- developing cardiovascular disease
- death from any cause
The researchers used a big dataset of life expectancy models to calculate how the relative risks of drinking different amounts of alcohol would affect the life expectancy of people aged 40.
What were the basic results?
Of the 599,912 people in the study, 40,310 died and 39,018 got cardiovascular disease during an average 7.5 years of follow-up. About half of the people in the study reported drinking more than 12.5 units of alcohol a week.
Looking at different levels of alcohol consumption, the researchers found:
- people drinking up to 12.5 units of alcohol a week had the lowest risk of death from any cause
- above that level, the risk of death rose to a more than 30% increased risk for those drinking more than 37 units a week
- each additional 12.5 units of alcohol consumed each week increased the risk of stroke by 14% (hazard ratio [HR] 1.14, 95% confidence interval [CI] 1.10 to 1.17)
- each additional 12.5 units of alcohol consumed each week decreased the risk of heart attack by 6% (HR 0.94, 95% CI 0.91 to 0.97)
- the risk of all other cardiovascular conditions increased with each additional 12.5 units of alcohol consumed
When they applied their figures to life expectancy at age 40, the researchers calculated that compared with people drinking up to 12.5 units a week:
- those who drank 12.5 to 25 units a week were likely to live 6 months less
- those who drank 25 to 44 units were likely to live 1 to 2 years less
- those who drank more than 44 units were likely to live 4 to 5 years less
Looking at UK limits (14 units a week), the researchers said that compared with those who drank within current limits:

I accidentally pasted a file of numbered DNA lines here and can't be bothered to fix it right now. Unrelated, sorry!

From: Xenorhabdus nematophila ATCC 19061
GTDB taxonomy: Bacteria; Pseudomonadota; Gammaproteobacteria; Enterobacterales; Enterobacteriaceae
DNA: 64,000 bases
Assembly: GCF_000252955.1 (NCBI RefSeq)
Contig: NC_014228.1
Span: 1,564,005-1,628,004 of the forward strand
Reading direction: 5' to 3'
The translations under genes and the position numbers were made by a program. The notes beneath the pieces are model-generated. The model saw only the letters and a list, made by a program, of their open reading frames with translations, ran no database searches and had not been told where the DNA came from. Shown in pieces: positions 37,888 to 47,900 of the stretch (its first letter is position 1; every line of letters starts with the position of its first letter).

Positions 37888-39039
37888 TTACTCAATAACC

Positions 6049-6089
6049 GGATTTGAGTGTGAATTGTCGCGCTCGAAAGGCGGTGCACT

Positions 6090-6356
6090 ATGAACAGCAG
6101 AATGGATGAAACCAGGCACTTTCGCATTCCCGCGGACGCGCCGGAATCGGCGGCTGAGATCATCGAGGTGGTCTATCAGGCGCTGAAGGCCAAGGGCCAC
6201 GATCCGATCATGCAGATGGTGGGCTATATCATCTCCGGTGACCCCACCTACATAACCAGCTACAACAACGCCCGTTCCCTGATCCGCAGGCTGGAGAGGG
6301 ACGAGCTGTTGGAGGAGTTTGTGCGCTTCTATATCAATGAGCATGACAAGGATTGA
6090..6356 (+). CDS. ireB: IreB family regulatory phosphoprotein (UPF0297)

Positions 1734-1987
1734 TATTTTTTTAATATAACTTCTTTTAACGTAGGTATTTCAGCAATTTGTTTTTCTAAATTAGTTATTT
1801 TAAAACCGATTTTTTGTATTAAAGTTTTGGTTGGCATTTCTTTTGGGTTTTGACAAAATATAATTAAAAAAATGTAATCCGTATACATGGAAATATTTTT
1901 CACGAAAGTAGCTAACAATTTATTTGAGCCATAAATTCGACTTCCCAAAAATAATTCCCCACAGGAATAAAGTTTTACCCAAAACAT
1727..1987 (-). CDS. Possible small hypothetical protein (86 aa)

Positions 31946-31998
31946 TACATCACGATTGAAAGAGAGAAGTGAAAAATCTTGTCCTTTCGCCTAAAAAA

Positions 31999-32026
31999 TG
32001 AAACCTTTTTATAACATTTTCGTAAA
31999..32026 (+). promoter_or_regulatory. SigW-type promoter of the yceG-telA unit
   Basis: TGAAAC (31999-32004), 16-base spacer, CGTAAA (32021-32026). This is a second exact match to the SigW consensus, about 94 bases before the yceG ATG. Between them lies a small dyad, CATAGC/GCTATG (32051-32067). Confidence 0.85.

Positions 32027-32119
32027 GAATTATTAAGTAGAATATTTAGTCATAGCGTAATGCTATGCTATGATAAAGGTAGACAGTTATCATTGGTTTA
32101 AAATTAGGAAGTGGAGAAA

- men who drank above the limits would lose an average of 1.6 years (95% CI 1.3 to 1.8)
- women who drank above the limit would lose an average of 1.3 years (95% CI 1.1 to 1.5)
How did the researchers interpret the results?
The researchers said their main finding was that the lowest risk for avoiding harm from alcohol was found in people drinking no more than 100g, or 12.5 units, of alcohol a week.
They said their detailed analysis of cardiovascular conditions helped to explain the complex links between drinking alcohol and cardiovascular disease, which increased risk of conditions mainly caused by high blood pressure but slightly decreased risks of heart attacks – possibly because of links between alcohol and cholesterol.
They concluded: “These data support adoption of lower limits of alcohol consumption than are recommended in most current guidelines.”
This was an impressive study that analysed a lot of high-quality data. It offers strong evidence to support recommendations that people drink within relatively low alcohol limits, like those recently introduced in the UK.
The work regarding cardiovascular disease and heart attacks is useful and challenges the widespread belief that alcohol reduces the risk of cardiovascular conditions. While that may be true for heart attacks, it’s isn’t for stroke or other conditions.
The study did have a couple of limitations that are worth noting.
In many of the individual studies included in the meta-analysis, the participants were asked only once about how much alcohol they drank – and people are notoriously bad at accurately reporting their drinking. However, if people in the studies routinely underestimated their alcohol consumption, that would mean the meta-analysis results tend towards underestimating the harm alcohol causes.
And while the researchers did their best to account for a range of factors that could have affected the results, it’s always hard to control for those completely.
Overall, the study adds weight to the recommendations that both women and men drink within the UK limits of 14 units of alcohol a week.